2) According to the seers, the perception of the shining structure primarily depends on the state of inner light or energy, or state of consciousness respectively (Tausin 2009), whereas outer light stimulates consciousness and therefore illuminates the consciousness structure (floaters). Thus, provided that the seers’ consciousness state is accordingly intense, floaters can be seen in the dark. My own observation points to a continuity between floaters and the colored specks called ‘phosphenes’. The latter may function as visual memories (“afterimages”) of the intensively shining, concentrated floater spheres seen at daylight; the colored clouds around the dots may be interpreted as the floaters’ energy fields or aura. This suggests that the typical shining floater structures – the twofold dualism – become visible for the ritually intensified shaman, even when on a night flight.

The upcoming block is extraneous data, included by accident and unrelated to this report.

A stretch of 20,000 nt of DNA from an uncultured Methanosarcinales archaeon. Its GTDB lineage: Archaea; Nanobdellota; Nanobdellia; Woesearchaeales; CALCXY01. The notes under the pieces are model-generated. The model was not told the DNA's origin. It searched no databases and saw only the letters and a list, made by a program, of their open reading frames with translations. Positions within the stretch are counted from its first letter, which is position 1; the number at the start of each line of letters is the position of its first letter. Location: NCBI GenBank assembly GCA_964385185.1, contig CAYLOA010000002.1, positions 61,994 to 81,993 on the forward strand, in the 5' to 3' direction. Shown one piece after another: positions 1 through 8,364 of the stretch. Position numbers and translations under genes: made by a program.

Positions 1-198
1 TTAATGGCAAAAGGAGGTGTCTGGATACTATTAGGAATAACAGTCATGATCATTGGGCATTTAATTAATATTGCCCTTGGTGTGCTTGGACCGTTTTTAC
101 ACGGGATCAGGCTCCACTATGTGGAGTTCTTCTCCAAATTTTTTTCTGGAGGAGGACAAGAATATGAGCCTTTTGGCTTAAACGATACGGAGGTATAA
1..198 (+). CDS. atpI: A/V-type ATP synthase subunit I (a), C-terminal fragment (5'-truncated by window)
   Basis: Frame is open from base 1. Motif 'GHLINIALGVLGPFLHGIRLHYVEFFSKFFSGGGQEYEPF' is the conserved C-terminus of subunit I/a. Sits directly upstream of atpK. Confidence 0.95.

To conclude, the shamanic visual arts shown here indicate that some well-known type of so-called “eye floaters” is, in fact, not a vitreous opacity but a universal entoptic phenomenon. Seen by shamans during altered states of consciousness, shining structure floaters refer to important human disciplines like myth, healing and spirituality. This insight may be an important contribution to Western ophthalmology in its strive to better understand and differentiate entoptic phenomena. And it may prove beneficial for individuals suffering from the floater type mentioned here – while some find reassurance of the harmlessness of shining structure floaters, others find the prelude to an exciting journey to the other world.
The pictures are taken from image hosting websites, from scientific publications (online and print) and/or from my own collection (FT). Either they are licensed under a Creative Commons license, or their copyright is expired, or they are used according to the copyright law doctrine of ‘Zitatrecht’, ‘fair dealing’ or ‘fair use’.